translation agency

CDC HIV/AIDS/Viral Hepatitis/STD/TB Prevention News Update
SOUTH AFRICA: South African Clinics Already Achieving Zero New HIV Infections in Children
Carole Leach-Lemens
April 24, 2013
AIDSMAP (04.17.13)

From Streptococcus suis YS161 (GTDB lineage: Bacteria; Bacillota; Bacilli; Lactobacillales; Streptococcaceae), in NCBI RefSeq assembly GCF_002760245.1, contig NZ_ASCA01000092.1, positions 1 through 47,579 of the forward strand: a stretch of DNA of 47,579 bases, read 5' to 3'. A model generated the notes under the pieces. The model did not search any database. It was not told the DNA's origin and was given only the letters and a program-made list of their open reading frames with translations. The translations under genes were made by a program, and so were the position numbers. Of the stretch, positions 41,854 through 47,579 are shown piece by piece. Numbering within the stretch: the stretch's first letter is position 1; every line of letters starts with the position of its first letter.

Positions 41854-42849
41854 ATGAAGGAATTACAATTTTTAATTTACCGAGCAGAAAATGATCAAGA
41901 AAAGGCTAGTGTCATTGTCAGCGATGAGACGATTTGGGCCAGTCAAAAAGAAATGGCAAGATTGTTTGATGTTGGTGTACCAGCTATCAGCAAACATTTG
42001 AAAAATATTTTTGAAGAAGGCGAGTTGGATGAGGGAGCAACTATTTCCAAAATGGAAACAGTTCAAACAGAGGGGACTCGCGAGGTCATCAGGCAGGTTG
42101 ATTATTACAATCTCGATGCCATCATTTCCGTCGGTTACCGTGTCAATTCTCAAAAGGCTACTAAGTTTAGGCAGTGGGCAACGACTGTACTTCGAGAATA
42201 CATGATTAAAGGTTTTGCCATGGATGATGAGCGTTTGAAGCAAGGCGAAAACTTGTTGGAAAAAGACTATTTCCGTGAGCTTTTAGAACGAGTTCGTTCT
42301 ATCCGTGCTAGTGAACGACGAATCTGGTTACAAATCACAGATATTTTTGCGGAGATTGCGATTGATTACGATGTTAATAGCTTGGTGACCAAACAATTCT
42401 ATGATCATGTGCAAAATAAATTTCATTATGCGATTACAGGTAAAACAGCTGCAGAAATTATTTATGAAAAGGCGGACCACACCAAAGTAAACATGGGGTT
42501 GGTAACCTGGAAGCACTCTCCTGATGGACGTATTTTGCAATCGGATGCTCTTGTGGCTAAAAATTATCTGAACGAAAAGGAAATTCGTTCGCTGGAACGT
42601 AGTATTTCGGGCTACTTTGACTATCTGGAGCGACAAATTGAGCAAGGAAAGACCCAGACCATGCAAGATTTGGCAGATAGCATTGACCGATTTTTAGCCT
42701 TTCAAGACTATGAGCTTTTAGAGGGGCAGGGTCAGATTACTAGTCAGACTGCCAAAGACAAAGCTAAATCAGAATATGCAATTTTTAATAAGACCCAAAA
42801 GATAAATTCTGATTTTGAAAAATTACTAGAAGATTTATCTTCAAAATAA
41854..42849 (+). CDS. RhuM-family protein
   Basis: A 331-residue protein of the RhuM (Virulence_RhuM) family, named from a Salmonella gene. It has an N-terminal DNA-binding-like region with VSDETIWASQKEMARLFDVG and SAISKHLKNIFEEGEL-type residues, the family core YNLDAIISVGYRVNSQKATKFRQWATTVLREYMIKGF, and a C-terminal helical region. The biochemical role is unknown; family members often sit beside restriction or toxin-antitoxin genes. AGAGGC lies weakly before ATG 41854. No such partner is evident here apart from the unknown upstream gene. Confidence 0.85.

Prevention of Mother-to-Child Transmission (PMTCT) 2010 Guidelines recommend that all pregnant women with CD4 counts at or below 350 cell/mm3 or World Health Organization (WHO) stage 3 or 4 HIV start antiretroviral therapy (ART) within two weeks of diagnosis. Researchers at South Africa’s Stellenbosch University report that adoption of the guidelines eliminated mother-to-child transmission (MTCT) at Tygerberg Infectious Diseases Clinic for 90 babies born to HIV-infected mothers in 2010. In contrast, the MTCT rate at Tygerberg was 4.6 percent in 2008 and 7 percent in 2009. South Africa has the highest prevalence of HIV in the world; approximately 20 percent of women delivering at Tygerberg have the virus. The researchers also found that the higher the CD4 count at the time of delivery, the lower the risk of HIV transmission. Study authors urged women to visit a maternity clinic as soon as they know they are pregnant so they can have HIV testing and link to care as soon as possible. Study results indicate that the risk of transmitting HIV was 10 times higher for women who had been on ART for less than eight weeks. The number of Tygerberg Clinic patients on ART for more than eight weeks increased from 47.8 percent in 2009 to 73.7 percent in 2010. Identifying bottlenecks in the referral process could speed up linkage to care. Study authors also noted that the longer expectant mothers were on ART, the less likely they were to be lost to follow-up. They recommended increasing awareness of the benefits of visiting maternity clinics early to fast-track ART therapy. The full report, “The Impact of Revised PMTCT Guidelines: A View from a Public Sector ARV Clinic in Cape Town, South Africa,” was published online in the Journal of Acquired Immune Deficiency Syndromes (2013; doi 10.109y/QAI.0b013e31828bb721).